'Riots' in Athens by 'Anarchists'
Yesterday was kind of eventful. I had planned to go out in the country with Dennis Kokotas to eat something called provatina which is mutton, or old lamb, a dish you sort of have to search for because its one thing to cook it and it is another to make it so it tastes good. There are a couple places outside of Athens that Dennis
knows about, one in Malakassa and the other in a small mountain village on the island of Evia which sounds far but you can be there in a little over an hour. But when I got home last night from downtown there were news reports of some kind of craziness going on in central Athens. We had not seen anything out of the ordinary and had spent the day in Metaxourgio, a supposedly up-and-coming neighborhood that either has a long way to go or we were walking down the wrong streets. We went to Gazi for coffee and then to this small cafeneon on Olymbia Street for ouzo and mezedes and finally to an Italian restaurant called Claudio's in Koukaki, before taking the metro and a trolley back to Psyhiko. It was not until we turned on the TV that we knew anything was going on and not until the next morning when I went on-line and saw a CNN report of riots in Greece, sparked when the cops shot a 15 year old boy, apparently from my neighborhood. I called Pandelis Melissinos who told me that they had burned down a big building across the street from his shop on the border of Psiri and Monastiraki. He said they had burned down some
other buildings in the area and broken windows and looted some stores on Ermou. I decided to go downtown and see how much of the neighborhood they destroyed.
A little background first. There is an area in Athens called Exarchia, behind the Polytechnic University of Athens which is a radical hotbed and home to many left wing political organizations as well as some clubs, cafes, restaurants and some really great used record and CD shops. Its also where the 'Anarchists' hang out.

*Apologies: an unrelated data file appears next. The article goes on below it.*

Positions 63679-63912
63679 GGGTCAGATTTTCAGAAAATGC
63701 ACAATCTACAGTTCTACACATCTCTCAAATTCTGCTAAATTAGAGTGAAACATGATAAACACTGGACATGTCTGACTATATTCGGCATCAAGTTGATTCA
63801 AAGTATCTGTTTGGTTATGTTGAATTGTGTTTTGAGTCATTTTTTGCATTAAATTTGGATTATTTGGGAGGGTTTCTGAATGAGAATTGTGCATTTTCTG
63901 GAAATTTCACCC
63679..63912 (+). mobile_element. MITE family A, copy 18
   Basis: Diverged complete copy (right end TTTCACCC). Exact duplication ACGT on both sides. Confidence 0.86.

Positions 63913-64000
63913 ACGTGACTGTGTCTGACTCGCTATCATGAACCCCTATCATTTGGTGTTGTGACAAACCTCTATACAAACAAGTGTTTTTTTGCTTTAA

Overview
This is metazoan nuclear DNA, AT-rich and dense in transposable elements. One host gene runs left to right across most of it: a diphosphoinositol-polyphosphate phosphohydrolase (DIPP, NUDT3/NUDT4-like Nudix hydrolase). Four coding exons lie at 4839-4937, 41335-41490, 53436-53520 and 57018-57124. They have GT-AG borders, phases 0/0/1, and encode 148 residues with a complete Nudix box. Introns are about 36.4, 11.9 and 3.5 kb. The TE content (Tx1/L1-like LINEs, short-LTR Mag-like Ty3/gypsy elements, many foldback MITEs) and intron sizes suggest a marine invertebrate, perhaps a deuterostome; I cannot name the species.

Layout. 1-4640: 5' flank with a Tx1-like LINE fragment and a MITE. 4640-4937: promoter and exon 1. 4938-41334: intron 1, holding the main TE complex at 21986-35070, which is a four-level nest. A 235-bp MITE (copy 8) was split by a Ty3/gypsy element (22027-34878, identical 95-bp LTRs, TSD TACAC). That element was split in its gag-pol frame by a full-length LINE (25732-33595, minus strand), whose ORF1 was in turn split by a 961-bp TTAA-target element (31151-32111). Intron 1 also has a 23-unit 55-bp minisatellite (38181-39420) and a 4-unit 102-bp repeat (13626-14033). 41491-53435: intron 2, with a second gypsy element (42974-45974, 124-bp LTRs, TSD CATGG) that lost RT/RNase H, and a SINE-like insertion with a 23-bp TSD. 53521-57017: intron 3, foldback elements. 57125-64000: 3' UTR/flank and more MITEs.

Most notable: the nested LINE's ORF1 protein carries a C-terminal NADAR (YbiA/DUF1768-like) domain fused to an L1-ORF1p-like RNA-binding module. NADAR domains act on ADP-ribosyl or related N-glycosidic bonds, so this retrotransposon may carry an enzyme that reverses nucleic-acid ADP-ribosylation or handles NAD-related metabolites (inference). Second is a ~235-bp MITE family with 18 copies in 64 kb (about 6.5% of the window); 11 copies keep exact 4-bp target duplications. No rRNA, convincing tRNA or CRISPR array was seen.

An anarchist, which comes from the word anarchia, which means without archons, or leaders is defined by The Concise Oxford Dictionary of Politics as "a cluster of doctrines and attitudes centered on the belief that government is
both harmful and unnecessary." But our anarchists are just guys who are pissed off at the world and like to fight with cops and burn and destroy property. They taunt the police, throw rocks, bottles, petrol-bombs (or maltov cocktails) and try to lure them into traps in the neighborhood which is made up of small streets. Often they will take part in demonstrations by other groups who have a more peaceful intent, and then hijack it and smash up cars and burn down stores. There is another group that follows
the anarchists, who have no political beliefs, but use the chaos of the demonstrations turned riot as a cover to smash shop windows and steal things. But these are special occasions like the anniversary of November 17th 1973 when the government used tanks to put down a demonstration at the Polytechnic University or when President Clinton came for a visit a few years ago. Normally its just groups of 'anarchists' who are mostly kids with stones and petrol bombs, fighting with police in
gear and tear gas grenades. These are not spontaneous battles that break out because of some incident or a dislike of government policy. This is stuff that happens on Friday and Saturday night when their parents think they are at the movies or out drinking with their friends. Like when I was a kid there were these other kids who used to throw rocks and trains. It was not because they didn't like trains. They were just aggressive and frustrated children and this is how they expressed it. In other words
this is what some people in Athens do for fun. If you think that they are just spontaneous expressions of discontent with society then I suggest watching video clips and see the police being pelted with rocks and then go to downtown Athens and try to find a rock.
So apparently (according to the police) some kids attacked a police car and one of the policeman shot a 15 year old boy. Whether he was part of the group that attacked the squad car or was just someone in the wrong place at the wrong time, I don't know. But because of our wireless technology in a very short time there were demonstrations
which turned into